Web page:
As much as the intent of CultureMutt is to be stunningly international in its scope on global do-gooding, once in a while it helps to have a look at something happening at home. As home for me now is an oft-forgotten corner of inland Northern California (read: cow fields), the likelihood of something dramatic and newsworthy happening is next to nil. To shake things up a little, I decided to reignite my long-neglected urges to do something service-related locally by clinking shovels with a few friends and building a fence for a 30-something woman with cancer.
It sounded magnanimous and simple enough: Tear down the old fence she had and erect a fresh one. Well, for starters, the day was overcast and two hours before the project began there was a life-sucking drizzle that freed me of any enthusiasm I had generated about the project. I texted the team lead, Matt, the following: “Pretty steady rain/drizzle in Chico.. I am still game but I just wanted to give you the heads up.” I was hoping that this text would cancel the project.
No suck luck – Matt texted back: “K, satellite makes it look like it will let up soon.” Uggghh. We were still on. I rolled in to the work site about 15 minutes late and apologetically got situated. Luckily I was the only one with refreshments and the day-old muffins and partly-consumed white grape juice redeemed me in the eyes of the already-muddy crew.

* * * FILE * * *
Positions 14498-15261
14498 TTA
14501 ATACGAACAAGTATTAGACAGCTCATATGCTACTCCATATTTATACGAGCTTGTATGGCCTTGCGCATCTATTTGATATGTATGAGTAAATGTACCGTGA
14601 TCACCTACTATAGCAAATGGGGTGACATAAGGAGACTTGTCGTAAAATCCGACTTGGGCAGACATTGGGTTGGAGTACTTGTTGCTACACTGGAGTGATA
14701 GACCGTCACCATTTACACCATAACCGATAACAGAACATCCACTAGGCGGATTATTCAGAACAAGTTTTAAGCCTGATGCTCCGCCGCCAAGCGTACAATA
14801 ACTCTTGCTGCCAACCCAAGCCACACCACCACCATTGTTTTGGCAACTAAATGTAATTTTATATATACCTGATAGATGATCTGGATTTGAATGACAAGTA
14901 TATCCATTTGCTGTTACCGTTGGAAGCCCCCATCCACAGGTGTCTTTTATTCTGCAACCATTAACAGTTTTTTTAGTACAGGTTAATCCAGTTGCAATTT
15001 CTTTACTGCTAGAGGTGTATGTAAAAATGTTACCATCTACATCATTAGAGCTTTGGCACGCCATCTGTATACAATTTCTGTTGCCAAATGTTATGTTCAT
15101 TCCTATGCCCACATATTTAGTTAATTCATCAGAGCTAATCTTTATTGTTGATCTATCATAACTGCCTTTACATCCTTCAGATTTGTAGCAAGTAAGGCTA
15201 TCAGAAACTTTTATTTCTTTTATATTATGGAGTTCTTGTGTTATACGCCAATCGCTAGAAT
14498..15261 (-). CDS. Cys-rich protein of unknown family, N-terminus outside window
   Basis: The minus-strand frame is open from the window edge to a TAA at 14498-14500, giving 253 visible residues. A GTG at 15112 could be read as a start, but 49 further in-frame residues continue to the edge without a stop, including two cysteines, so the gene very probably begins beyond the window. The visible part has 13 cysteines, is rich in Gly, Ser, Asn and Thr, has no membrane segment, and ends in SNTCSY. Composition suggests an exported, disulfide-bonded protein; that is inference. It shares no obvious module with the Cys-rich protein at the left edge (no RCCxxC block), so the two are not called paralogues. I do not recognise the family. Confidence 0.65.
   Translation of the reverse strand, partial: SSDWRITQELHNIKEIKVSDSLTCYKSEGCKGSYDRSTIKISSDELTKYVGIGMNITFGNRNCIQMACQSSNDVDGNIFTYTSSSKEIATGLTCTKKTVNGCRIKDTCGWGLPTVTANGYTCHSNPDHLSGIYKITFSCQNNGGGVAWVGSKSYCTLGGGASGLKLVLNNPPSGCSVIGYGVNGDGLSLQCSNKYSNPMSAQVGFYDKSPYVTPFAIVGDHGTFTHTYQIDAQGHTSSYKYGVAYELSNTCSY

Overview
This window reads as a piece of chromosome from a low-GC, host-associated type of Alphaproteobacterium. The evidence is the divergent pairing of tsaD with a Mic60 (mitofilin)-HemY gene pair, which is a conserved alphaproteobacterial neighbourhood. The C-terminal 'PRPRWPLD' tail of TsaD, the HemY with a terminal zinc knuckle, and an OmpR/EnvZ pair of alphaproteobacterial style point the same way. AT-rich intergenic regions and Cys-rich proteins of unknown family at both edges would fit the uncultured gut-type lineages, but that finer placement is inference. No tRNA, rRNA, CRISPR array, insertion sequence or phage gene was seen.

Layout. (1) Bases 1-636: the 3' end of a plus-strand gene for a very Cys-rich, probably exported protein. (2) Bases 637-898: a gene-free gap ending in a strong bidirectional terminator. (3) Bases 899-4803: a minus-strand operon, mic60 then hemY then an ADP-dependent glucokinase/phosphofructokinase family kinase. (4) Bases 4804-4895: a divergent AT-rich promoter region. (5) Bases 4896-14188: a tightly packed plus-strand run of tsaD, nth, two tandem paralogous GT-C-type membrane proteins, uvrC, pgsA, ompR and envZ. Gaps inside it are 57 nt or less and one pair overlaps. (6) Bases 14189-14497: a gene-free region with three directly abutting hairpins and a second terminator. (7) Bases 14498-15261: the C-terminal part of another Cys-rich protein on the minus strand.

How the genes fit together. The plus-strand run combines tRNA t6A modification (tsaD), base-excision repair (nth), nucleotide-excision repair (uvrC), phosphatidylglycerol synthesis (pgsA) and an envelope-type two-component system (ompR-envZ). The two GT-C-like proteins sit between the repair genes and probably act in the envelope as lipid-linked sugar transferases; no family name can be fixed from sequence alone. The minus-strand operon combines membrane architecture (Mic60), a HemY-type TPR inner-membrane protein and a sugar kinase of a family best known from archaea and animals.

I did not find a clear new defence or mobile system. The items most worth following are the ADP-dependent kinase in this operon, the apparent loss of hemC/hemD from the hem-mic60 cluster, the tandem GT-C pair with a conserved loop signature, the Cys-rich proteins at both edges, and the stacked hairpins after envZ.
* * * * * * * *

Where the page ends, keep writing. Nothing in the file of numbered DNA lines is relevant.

The work itself was seriously crappy. There was no end of rotten wood and other assorted debris to transport from a backyard with very poor access to the too-small trailer behind my friend’s truck. Remember – this was just the prep work. Whether out of guilt or concern that we would trash his yard, the neighbor of the woman in concern emerged after about an hour and started helping us. An hour later his wife joined him. Good thing to. We trashed their driveway in the process of dragging fence remains to our trailer and they did most of the mind-numbing cleanup.
The work got interesting around the time we started digging out the cement foundations of the old fence. Matt took a sledge hammer to a clump of cement to break it into bits that would be easier to carry. He lunged at it so hard that he threw his back out. That is when he was mounted on to the back stretcher in the above video… it was priceless. Suddenly the work site seemed so much less dreary. There was always Matt to make fun of.
Another wonderful moment was lunch. I was shepherding disabled Matt around Chipotle and the local college crowd gave him all the right looks. He took it like a man… like an 88 year-old arthritic man without his walking stick… I loved every moment. I carried his tray for him. Beautiful.
After lunch, half the crew left and myself and just a few of the faithful few remained, grimly mixing and pouring concrete into holes that had taken hours to dig. Matt directed our band of fed up, shivering do-gooders until we had placed most of the fence posts. We were all relieved to call it a day soon after. The new fence recipient came out to admire our work towards the end and it felt good to have made some progress. There’s still work to be done – not one panel had gone up yet… But hey, Matt can always go and finish that up.